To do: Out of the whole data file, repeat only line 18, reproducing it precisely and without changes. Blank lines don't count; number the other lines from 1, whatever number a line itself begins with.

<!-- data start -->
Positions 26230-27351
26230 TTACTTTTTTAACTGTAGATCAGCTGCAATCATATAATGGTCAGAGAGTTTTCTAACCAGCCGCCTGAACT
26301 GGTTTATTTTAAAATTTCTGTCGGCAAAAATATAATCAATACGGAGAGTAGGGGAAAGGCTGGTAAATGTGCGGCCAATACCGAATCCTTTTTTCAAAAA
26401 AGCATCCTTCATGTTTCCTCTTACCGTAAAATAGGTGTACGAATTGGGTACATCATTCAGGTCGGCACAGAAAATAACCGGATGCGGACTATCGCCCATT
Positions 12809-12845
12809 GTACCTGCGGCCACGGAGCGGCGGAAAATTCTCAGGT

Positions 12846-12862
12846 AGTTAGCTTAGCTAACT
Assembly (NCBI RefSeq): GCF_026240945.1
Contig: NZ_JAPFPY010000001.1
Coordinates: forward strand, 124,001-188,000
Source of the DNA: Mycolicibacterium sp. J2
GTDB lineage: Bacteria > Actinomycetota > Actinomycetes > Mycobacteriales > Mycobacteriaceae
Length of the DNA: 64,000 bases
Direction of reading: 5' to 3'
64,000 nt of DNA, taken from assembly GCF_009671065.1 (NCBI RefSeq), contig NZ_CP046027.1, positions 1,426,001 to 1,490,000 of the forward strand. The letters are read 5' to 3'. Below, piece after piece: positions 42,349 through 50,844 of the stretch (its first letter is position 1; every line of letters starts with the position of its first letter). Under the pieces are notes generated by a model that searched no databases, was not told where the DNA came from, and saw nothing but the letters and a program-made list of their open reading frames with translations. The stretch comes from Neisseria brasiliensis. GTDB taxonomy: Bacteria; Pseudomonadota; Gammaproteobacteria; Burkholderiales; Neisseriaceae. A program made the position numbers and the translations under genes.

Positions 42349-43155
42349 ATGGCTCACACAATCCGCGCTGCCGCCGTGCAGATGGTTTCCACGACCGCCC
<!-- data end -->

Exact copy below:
42349 ATGGCTCACACAATCCGCGCTGCCGCCGTGCAGATGGTTTCCACGACCGCCC